For my take on El laberinto del fauno as a movie and some linguistic notes on the film, see the following page.

Guillermo del Toro's imaginative El laberinto del fauno has become the most popular Spanish-language film ever to show in the United States. And it's little wonder: The film, marketed in the U.S. as "Pan's Labyrinth," is a visually stunning, extremely well-crafted tale that skillfully mixes two disparate genres, being both a war film and a children's fantasy.

It is also disappointingly unsatisfying.

While the film's marketing has stressed the fantasy aspect, this is no children's movie. The violence in the film is brutal, even more intense than that of Schindler's List, and the film's villain, the sadistic Capitán Vidal, played by Sergi López, comes as close as can be to evil incarnate.

The story is seen mostly through the eyes of the captain's stepdaughter, Ofelia, convincingly portrayed by 12-year-old Ivana Baquero. Ofelia moves with her late-term pregnant mother to northern Spain, where Vidal is in charge of soldiers defending the Franco regime from well-organized leftist rebels. While Vidal sometimes kills for the sake of killing, and hypocritically indulges himself while countrymen are starving, Ofelia finds her escape in a world where she is seen as a potential princess — if only she can fulfill three tasks. Her guide in the world, which she enters through a labyrinth near her new home, is a faun played by Doug Jones — the only non-Spanish-speaking actor in the movie (his words were seamlessly dubbed in).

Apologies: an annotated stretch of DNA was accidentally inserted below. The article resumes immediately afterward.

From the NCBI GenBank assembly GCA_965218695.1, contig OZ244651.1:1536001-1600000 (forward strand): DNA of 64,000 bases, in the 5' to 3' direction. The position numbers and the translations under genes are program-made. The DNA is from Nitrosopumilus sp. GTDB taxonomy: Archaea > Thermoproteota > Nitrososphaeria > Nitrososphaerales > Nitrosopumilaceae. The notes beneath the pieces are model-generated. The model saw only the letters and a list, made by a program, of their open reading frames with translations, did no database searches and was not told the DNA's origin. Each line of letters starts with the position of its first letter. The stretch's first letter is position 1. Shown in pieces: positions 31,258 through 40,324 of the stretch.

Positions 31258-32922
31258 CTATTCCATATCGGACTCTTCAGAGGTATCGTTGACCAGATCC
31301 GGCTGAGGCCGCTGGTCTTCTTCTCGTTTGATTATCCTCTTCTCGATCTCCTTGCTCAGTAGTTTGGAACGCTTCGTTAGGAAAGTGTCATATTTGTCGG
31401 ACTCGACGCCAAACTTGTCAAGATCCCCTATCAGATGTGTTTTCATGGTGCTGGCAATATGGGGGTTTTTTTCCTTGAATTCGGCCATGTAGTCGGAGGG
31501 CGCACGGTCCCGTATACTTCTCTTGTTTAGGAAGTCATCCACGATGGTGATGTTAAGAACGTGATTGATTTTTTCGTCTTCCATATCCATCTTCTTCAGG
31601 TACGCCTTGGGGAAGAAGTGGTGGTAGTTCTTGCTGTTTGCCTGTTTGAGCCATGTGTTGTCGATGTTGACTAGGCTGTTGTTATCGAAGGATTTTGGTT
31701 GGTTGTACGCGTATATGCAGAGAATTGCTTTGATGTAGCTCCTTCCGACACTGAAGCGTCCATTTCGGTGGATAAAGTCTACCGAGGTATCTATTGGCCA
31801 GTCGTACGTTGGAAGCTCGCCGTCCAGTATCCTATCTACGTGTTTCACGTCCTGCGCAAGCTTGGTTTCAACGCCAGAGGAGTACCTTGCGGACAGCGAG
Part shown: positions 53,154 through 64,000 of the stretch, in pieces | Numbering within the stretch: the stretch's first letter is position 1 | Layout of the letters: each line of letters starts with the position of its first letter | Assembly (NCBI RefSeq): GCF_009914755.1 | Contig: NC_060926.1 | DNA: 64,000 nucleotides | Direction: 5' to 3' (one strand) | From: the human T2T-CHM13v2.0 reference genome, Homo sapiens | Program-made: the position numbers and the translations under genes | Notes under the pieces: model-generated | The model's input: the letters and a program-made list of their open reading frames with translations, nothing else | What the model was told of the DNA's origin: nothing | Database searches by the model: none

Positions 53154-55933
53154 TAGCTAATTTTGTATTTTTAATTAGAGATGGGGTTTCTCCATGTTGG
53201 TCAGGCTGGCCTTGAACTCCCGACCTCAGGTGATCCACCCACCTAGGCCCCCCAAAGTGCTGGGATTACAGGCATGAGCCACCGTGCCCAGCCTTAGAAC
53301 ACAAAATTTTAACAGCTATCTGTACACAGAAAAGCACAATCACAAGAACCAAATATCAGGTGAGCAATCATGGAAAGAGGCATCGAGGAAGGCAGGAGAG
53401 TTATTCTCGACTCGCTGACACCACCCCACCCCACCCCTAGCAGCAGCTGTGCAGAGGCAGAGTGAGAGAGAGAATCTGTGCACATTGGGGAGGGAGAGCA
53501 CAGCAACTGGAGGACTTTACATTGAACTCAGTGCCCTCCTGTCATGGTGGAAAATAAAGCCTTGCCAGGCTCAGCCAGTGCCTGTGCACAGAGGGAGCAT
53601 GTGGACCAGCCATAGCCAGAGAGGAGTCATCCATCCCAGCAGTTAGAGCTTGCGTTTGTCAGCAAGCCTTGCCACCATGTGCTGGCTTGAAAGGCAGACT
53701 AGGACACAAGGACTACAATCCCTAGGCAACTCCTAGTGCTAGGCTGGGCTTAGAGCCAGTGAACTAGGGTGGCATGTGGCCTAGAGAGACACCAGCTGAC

The girl's fantastical world is frightening and reassuring at the same time, just like you might expect for the nightmares of a 12-year-old. It's incredibly detailed, and the visual feast it provides belies the film's reported $15 million (U.S.) budget, little by Hollywood standards but a major investment in Spain.